Photo by Kindel Media on

As long as Asimov’s laws are applied we should be safe and shouldn’t have to protect ourselves from rogue HAL’s running around or Skynet trying to destroy us. It’s safe to say though that we mess up though, we of course are only human!

© Simon Farnell 2013 – 2023

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16 thoughts on “Science Fiction Concepts – Artificial Intelligence and Ethics

  1. enjoyed this post … as an Asimov fan it’s interesting to know his laws are still being used. As a human I am stunned … robots can now create art or music, do counselling, give legal advice … automatic assembly of cars or dismantling of bombs was one thing but that they can replace humans in creativity and counselling … not sure I wish to go there …

    Liked by 1 person

    1. I never knew you were an Asimov fan… his laws (I use that term loosely) are still very much seen as the definitive laws that a robot or AI must operate to – as for the other things…. I think the term creative is strong but I get where you’re at. An AI can only create within the bounds of which it’s programmed. For example, where I work someone made an AI that would help you create a Christmas scene, but it was set to optimise a snowy house scene.

      Liked by 1 person

  2. I’m in the pessimist camp still because anything that can go wrong will go wrong, AND the vast majority of humanity’s suffering over the ages has been caused by hubris of one variety or another. AI and genetic manipulation are both racing ahead with little if any regard for the ideas of morals or potential consequences. The justification for science is science…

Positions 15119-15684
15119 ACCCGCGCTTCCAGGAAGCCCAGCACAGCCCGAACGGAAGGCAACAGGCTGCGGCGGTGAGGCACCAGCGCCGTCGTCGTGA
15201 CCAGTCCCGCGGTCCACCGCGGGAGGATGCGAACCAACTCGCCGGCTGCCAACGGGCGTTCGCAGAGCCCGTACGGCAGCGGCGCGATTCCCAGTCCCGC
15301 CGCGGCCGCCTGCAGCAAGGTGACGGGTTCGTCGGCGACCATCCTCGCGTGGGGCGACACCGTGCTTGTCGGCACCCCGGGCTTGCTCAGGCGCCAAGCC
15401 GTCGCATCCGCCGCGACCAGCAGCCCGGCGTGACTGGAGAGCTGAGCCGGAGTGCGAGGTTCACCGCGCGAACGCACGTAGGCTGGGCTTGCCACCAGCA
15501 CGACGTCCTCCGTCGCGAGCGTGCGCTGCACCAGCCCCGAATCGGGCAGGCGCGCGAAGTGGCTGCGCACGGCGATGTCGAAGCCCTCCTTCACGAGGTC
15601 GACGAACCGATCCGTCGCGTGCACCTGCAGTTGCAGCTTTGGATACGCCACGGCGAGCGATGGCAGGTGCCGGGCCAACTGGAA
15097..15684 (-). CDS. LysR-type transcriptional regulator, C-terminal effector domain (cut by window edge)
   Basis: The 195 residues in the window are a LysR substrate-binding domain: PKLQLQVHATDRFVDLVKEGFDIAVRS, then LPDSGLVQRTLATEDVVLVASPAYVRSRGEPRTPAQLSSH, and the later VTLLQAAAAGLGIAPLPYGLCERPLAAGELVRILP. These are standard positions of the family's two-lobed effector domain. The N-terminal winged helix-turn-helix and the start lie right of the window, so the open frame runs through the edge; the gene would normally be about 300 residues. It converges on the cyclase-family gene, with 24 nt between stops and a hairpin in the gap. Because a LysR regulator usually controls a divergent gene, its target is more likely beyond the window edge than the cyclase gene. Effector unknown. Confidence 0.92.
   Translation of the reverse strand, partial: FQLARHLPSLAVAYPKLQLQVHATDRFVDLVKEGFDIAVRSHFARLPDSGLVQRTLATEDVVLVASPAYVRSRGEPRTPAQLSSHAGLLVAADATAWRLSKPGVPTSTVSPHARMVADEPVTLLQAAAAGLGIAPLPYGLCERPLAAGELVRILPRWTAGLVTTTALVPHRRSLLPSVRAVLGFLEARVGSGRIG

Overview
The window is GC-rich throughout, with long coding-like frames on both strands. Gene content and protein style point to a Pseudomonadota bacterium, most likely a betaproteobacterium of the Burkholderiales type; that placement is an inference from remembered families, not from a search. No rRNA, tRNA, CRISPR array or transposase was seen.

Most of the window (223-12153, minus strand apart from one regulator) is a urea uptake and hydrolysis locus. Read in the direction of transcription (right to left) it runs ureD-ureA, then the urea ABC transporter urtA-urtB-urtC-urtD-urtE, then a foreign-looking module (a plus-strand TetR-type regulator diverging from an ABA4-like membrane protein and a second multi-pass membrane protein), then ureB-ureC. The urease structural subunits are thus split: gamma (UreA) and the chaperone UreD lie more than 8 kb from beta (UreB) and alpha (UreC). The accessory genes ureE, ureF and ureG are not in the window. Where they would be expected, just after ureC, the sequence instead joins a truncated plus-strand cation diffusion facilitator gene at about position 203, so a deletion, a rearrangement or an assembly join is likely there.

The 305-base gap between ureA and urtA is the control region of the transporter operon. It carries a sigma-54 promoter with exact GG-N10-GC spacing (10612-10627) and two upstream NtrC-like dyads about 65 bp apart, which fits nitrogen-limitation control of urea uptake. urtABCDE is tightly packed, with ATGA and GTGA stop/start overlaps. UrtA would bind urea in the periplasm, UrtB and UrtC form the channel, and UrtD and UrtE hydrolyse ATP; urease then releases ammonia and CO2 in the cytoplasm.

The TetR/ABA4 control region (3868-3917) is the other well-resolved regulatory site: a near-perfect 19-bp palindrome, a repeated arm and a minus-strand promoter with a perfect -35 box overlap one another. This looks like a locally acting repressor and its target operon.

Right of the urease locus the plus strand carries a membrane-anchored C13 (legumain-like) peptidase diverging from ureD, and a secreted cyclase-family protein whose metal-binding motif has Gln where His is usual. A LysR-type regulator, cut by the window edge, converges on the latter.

Liked by 1 person

    1. I hear you and it has to be said it does seem like advances are being made without regard to ethics – this if I’m honest is more where big corporate pick up and idea and see $$$.

      Can it go wrong? The thing here is to define wrong correctly. Looking up as you suggested the Normal AI it was psychopathic becasue it was programmed to be – demonstrating as I suggested that Asimov’s laws cannot be applied unless they are programmed into the machine.
      This I won’t argue could be dangerous.

      Liked by 1 person

      1. You did a great job in showing the hole in how I described my argument or objections here. 🙂
        For the record, IN THEORY, I think AI could be a great thing. My HUGE concern though is the lack of ethics in the field. MIT rationalizes Norman as a study in human behavior. A machine isn’t human though. It’s truly “we’re doing this because we can, and to show how smart we (think we) are”. That and wanton corporate greed make AI and Genetics VERY VERY dangerous fields of study right now.

        Liked by 1 person

      2. I think your arguments are very valid and I’m sometimes good at finding holes – but not all the time lol.
        What does shine from what you’ve said here is that the tool is not the problem but how it’s used. Just as it would be if it was hammer.
        That’s the key, human ethics.